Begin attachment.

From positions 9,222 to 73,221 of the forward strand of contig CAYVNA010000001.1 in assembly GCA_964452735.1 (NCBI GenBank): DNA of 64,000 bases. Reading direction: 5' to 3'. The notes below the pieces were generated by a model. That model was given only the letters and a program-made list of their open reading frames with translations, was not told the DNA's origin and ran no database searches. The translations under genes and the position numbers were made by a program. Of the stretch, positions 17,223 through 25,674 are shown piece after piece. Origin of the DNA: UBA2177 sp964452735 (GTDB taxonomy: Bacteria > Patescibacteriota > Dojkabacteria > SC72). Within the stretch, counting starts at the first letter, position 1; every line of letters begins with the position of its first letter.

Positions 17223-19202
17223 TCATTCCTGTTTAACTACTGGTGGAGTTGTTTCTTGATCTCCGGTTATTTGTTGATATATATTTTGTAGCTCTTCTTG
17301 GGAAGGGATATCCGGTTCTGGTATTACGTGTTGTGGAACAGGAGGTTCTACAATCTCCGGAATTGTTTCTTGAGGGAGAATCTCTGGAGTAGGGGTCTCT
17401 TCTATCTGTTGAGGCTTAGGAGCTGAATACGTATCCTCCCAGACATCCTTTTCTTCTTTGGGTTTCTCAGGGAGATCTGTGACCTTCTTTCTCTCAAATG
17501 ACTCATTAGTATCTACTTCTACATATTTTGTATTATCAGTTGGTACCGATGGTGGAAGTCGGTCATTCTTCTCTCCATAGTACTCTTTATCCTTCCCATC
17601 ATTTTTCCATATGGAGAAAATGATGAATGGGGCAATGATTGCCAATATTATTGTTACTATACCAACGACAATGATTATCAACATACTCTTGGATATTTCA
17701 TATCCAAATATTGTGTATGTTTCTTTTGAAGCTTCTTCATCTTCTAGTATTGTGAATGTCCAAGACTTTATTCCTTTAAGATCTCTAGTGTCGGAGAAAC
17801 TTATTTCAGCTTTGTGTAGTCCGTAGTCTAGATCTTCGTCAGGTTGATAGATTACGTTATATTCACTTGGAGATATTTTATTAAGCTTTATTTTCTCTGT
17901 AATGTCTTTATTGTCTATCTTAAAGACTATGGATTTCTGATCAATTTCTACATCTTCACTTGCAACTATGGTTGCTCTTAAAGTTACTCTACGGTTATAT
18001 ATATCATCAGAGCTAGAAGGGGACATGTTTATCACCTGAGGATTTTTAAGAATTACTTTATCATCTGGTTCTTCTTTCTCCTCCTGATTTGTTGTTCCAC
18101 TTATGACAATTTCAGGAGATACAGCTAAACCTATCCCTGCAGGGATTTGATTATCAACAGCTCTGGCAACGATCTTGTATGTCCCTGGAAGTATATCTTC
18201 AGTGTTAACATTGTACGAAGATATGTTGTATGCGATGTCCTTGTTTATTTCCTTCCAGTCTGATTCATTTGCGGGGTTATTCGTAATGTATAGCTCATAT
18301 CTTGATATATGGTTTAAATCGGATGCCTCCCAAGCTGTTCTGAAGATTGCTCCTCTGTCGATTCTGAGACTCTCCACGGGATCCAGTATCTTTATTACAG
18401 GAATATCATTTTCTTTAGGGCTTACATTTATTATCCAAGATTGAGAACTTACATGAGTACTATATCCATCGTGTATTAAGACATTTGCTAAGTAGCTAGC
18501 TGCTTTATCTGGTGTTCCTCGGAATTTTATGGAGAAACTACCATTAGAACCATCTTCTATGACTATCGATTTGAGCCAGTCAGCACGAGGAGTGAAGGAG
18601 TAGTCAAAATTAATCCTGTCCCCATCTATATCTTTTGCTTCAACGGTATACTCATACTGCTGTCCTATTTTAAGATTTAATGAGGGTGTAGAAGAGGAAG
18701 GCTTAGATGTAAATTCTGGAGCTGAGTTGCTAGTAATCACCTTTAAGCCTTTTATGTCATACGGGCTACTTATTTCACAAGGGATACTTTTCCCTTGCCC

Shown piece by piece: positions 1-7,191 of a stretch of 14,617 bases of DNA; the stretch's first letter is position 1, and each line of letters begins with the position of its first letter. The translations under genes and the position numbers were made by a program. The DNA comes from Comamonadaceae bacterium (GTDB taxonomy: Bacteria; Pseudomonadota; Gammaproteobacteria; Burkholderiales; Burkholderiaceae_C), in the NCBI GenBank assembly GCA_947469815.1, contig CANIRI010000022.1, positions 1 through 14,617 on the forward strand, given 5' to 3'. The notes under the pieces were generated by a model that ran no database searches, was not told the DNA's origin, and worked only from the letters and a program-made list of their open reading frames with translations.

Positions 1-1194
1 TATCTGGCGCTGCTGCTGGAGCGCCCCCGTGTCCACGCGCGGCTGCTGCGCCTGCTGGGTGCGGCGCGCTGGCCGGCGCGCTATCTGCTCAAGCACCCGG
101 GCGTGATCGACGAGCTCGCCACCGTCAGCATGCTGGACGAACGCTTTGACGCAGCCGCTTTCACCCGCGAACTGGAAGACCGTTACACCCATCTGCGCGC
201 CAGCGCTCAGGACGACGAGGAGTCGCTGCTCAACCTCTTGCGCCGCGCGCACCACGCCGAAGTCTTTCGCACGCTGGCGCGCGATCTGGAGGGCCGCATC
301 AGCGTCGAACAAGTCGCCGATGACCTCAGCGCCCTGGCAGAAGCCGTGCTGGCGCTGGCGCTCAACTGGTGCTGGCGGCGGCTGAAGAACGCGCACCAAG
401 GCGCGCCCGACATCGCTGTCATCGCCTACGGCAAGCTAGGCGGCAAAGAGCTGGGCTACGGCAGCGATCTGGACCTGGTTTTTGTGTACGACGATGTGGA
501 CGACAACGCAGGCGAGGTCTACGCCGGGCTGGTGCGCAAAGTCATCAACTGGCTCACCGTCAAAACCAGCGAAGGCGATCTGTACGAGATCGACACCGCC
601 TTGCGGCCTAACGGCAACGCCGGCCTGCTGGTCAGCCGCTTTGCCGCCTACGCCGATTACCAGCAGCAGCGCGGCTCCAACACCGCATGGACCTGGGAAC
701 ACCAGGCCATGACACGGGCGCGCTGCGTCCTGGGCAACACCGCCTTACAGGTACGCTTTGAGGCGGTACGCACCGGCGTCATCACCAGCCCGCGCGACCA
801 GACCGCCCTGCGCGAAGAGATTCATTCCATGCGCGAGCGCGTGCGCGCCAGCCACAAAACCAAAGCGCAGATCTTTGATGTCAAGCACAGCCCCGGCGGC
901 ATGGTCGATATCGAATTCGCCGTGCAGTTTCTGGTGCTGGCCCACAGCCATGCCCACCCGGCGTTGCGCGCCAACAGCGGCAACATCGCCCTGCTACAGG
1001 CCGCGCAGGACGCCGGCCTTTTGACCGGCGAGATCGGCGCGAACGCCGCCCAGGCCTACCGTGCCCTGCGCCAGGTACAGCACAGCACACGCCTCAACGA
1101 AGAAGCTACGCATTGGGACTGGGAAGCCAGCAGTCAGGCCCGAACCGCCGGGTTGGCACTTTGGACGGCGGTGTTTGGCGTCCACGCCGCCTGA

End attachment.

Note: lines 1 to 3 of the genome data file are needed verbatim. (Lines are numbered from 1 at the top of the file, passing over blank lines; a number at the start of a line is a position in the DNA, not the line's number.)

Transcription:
From positions 9,222 to 73,221 of the forward strand of contig CAYVNA010000001.1 in assembly GCA_964452735.1 (NCBI GenBank): DNA of 64,000 bases. Reading direction: 5' to 3'. The notes below the pieces were generated by a model. That model was given only the letters and a program-made list of their open reading frames with translations, was not told the DNA's origin and ran no database searches. The translations under genes and the position numbers were made by a program. Of the stretch, positions 17,223 through 25,674 are shown piece after piece. Origin of the DNA: UBA2177 sp964452735 (GTDB taxonomy: Bacteria > Patescibacteriota > Dojkabacteria > SC72). Within the stretch, counting starts at the first letter, position 1; every line of letters begins with the position of its first letter.

Positions 17223-19202
17223 TCATTCCTGTTTAACTACTGGTGGAGTTGTTTCTTGATCTCCGGTTATTTGTTGATATATATTTTGTAGCTCTTCTTG